Con­cus­sions Draw­ing In­creased Scru­tiny

The Washington Post Sunday - - Sunday Morning On The Air - By Les Car­pen­ter

LOS AN­GE­LES — The night of the Dal­las Cow­boys’ sec­ond con­sec­u­tive NFC cham­pi­onship in Jan­uary 1994, Troy Aik­man was in a hospi­tal un­able to re­mem­ber what, if any­thing, he and his team­mates had ac­com­plished hours ear­lier.

A third-quar­ter hit had knocked the quar­ter­back’s brain against the sides of his skull. At a con­cus­sion sem­i­nar this past Fri­day morn­ing, Aik­man’s agent Leigh Stein­berg re­called visit­ing him in the hospi­tal that night and be­ing met with blank stares.

Stein­berg re­mem­bered Aik­man ask­ing, “Did I play a foot­ball game to­day?”

When Stein­berg said yes, Aik­man then asked if he played well. Stein­berg again said yes. Aik­man then won­dered if the Cow­boys had won. When told yes again, Aik­man asked what the win meant. Stein­berg told him he was go­ing to the Su­per Bowl.

“His face re­ally bright­ened then,” Stein­berg re­called.

Five min­utes later, Aik­man turned to Stein­berg and said, “Did I play a foot­ball game to­day?”

Stein­berg told this story at the sem­i­nar he put on along with the Los An­ge­les-based Sports Con­cus­sion In­sti­tute to il­lus­trate a fact that now seems star­tling. Af­ter a week of fog­gi­ness and feel­ing sick to his stom­ach, Aik­man played in the Su­per Bowl, ex­pos­ing him­self to a po­ten­tial blow that could have caused fur­ther head trauma and put him at risk for fu­ture de­bil­i­tat­ing prob­lems.

Sev­eral years ago, Stein­berg or­ga­nized a sem­i­nar to study con­cus­sions, but the sub­ject quickly died. Now in­ter­est has re­gen­er­ated af­ter re­cent sug­ges­tions that the deaths of for­mer NFL play­ers Mike Web­ster, An­dre Wa­ters and Terry Long might have been re­lated to con­cus­sions. Fri­day’s sem­i­nar drew sev­eral doc­tors who are con­sid­ered lead­ers in the field and who pre­sented new find­ings that ap­pear to show just how blows to a brain not healed from a pre­vi­ous con­cus­sion can cause ex­po­nen­tially more dam­age.

Mark Lovell, the di­rec­tor of the Sports Medicine Con­cus­sion Pro­gram at the Univer­sity of Pitts­burgh Med­i­cal Cen­ter, said es­ti­mates from the Cen­ters for Dis­ease Con­trol show there are 1.6 mil­lion to 3.8 mil­lion sports con­cus­sions a year. Other stud­ies of high school ath­letes sug­gest 70 per­cent of foot­ball play­ers re­ported con­cus­sion symp­toms but only 20 per­cent knew they had a con­cus­sion. It takes two weeks for 60 per­cent of high school ath­letes to re­cov­ery fully from a con­cus­sion, he said.

Sev­eral of the doc­tors wor­ried that too many of those kids are re­turn­ing to ac­tion sooner than that, which leaves the brain vul­ner­a­ble to an­other hit that could give the ath­lete headaches, dizzi­ness and tem­po­rary am­ne­sia for weeks and put him or her at a height­ened risk for con­di­tions such as Alzheimer’s and Parkin­son’s dis­eases.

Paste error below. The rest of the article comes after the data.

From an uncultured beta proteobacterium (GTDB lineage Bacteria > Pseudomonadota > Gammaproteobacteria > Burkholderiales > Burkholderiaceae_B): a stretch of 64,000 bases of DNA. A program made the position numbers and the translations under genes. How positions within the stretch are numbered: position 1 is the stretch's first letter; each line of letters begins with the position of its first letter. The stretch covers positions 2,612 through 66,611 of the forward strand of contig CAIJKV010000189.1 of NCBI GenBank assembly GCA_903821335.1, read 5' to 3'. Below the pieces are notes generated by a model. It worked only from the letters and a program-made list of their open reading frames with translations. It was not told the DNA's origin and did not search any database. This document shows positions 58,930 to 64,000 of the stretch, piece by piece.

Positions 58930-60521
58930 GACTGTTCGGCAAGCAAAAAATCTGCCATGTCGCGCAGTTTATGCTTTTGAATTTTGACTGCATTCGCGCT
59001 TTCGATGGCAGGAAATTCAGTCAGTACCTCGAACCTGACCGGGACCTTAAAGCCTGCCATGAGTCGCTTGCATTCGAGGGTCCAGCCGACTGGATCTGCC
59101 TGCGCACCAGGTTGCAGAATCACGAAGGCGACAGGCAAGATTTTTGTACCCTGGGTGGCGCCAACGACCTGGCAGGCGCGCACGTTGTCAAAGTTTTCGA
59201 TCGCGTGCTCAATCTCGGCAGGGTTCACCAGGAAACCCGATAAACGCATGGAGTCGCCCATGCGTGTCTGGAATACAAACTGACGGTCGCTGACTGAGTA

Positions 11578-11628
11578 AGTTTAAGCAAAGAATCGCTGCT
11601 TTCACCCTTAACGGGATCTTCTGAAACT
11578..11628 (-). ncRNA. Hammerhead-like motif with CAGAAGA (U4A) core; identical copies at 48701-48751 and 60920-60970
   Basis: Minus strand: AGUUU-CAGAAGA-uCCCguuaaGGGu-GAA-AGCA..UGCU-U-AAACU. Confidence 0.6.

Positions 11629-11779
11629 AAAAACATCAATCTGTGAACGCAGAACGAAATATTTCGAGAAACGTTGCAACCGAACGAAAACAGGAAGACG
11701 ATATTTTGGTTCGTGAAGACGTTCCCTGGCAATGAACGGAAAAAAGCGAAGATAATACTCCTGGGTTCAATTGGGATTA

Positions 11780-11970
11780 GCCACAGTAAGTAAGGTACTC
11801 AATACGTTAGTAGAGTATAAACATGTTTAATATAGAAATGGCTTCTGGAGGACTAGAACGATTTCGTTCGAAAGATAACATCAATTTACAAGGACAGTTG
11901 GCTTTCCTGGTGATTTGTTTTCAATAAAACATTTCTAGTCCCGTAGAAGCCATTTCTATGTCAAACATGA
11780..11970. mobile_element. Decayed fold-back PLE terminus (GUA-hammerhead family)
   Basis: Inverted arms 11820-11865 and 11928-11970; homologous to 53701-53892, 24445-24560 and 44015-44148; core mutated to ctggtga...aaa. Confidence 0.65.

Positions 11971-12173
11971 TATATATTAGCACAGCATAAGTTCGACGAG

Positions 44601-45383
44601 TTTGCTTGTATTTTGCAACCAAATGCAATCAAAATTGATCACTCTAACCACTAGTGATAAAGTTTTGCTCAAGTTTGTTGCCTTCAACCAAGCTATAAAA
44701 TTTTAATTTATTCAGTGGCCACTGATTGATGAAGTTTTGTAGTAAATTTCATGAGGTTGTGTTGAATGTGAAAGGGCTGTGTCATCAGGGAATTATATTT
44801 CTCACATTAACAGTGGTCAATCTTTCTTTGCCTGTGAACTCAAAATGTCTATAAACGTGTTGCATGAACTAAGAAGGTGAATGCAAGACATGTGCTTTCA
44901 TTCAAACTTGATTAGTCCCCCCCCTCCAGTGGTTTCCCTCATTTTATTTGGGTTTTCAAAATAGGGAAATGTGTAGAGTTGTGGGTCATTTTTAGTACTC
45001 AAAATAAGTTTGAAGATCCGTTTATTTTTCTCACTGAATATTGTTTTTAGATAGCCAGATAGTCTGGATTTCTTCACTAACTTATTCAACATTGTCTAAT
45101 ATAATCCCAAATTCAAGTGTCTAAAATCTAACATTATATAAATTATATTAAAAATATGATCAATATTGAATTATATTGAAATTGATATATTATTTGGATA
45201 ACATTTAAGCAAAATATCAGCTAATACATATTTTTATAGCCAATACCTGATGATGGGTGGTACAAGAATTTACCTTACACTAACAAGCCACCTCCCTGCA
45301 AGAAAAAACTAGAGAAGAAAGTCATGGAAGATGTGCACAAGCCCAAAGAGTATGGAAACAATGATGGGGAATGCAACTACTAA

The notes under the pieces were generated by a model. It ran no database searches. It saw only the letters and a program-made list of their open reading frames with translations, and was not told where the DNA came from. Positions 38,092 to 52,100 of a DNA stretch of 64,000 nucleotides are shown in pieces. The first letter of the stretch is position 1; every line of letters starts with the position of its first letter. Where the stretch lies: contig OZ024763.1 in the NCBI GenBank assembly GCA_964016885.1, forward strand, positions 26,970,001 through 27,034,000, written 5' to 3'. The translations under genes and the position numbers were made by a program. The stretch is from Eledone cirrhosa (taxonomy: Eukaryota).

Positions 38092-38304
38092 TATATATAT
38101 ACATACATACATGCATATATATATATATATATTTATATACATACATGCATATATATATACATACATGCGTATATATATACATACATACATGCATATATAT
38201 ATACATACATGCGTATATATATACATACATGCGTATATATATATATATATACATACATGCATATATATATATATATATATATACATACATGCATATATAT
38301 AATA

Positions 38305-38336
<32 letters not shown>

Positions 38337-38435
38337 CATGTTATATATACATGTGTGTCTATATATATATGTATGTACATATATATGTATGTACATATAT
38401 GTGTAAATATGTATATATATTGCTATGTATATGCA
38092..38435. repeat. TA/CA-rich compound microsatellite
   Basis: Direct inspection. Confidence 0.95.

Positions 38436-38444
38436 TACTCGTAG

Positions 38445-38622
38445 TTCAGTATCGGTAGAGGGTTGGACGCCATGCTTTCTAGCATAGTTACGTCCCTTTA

The prob­lem is no one knows just how ex­ten­sive those risks are.

“This is the last fron­tier in med­i­cal re­search,” Stein­berg said. “We know ev­ery­thing about the knees and joints. But the brain is truly the last fron­tier.”

Com­pli­cat­ing such study, many of the doc­tors said, is the cur­rent sports cul­ture that de­mands play­ers get onto the field as soon as pos­si­ble. Sev­eral gave anec­do­tal ev­i­dence of high school ath­letes who tried to get back into soc­cer games or foot­ball games or play again within days of what ap­peared to be se­vere con­cus­sions.

The doc­tors urged all high schools and sports teams to adopt base­line test­ing, which re­quires ath­letes to look at a television mon­i­tor and re­spond to a se­ries of prompts. This gives a record of nor­mal brain ac­tiv­ity, so when a head in­jury oc­curs, the ath­lete can be tested again to de­ter­mine how much func­tion has been lost.

While many pro­fes­sional sports leagues do base­line test­ing, only a frac­tion of high schools do.

To il­lus­trate how tricky this re­search can be, sev­eral doc­tors said in­jured play­ers can fake their way through ba­sic tests for con­cus­sions by say­ing they feel fine, even as their heads are pound­ing. Only when more ex­ten­sive tests are given, forc­ing the pa­tient to re­mem­ber sim­ple facts and iden­tify ob­jects, can the true ex­tent of the in­jury be de­ter­mined.

Ben­net Omalu, a foren­sic pathol­o­gist who first made the link be­tween brain in­juries and the deaths of Wa­ters, Long and Web­ster, showed pic­tures of each player’s brain to demon­strate how nor­mal all three of the brains ap­peared. Only af­ter fur­ther ex­am­i­na­tion could the tell­tale signs of head trauma be iden­ti­fied.

The brain of Web­ster, who had sev­eral post-foot­ball health is­sues, showed de­men­tia “of­ten seen in an 80-year-old,” Omalu said.

Tech­nol­ogy is help­ing in study­ing brain is­sues. Some sci­en­tists have wired the hel­mets of col­lege foot­ball teams to study the force of im­pact on the brain.

There was a lot of dis­cus­sion about de­sign­ing new hel­mets, but many cited the prob­lem of hav­ing some­thing that is com­fort­able enough for a player to want to wear.

“Peo­ple are ap­palled when I tell them to put a used swim­suit on their kids, but they put on their kids’ heads any­thing that comes out of the equip­ment closet,” said J. Na­dine Gel­berg, the pres­i­dent of Get Charged, a com­pany that ex­am­ines sports tech­nol­ogy. “They don’t know what’s hap­pened to that hel­met.”


For­mer Dal­las quar­ter­back Troy Aik­man didn’t re­mem­ber play­ing in the 1994 NFC cham­pi­onship game be­cause of a blow to his head in the third quar­ter.

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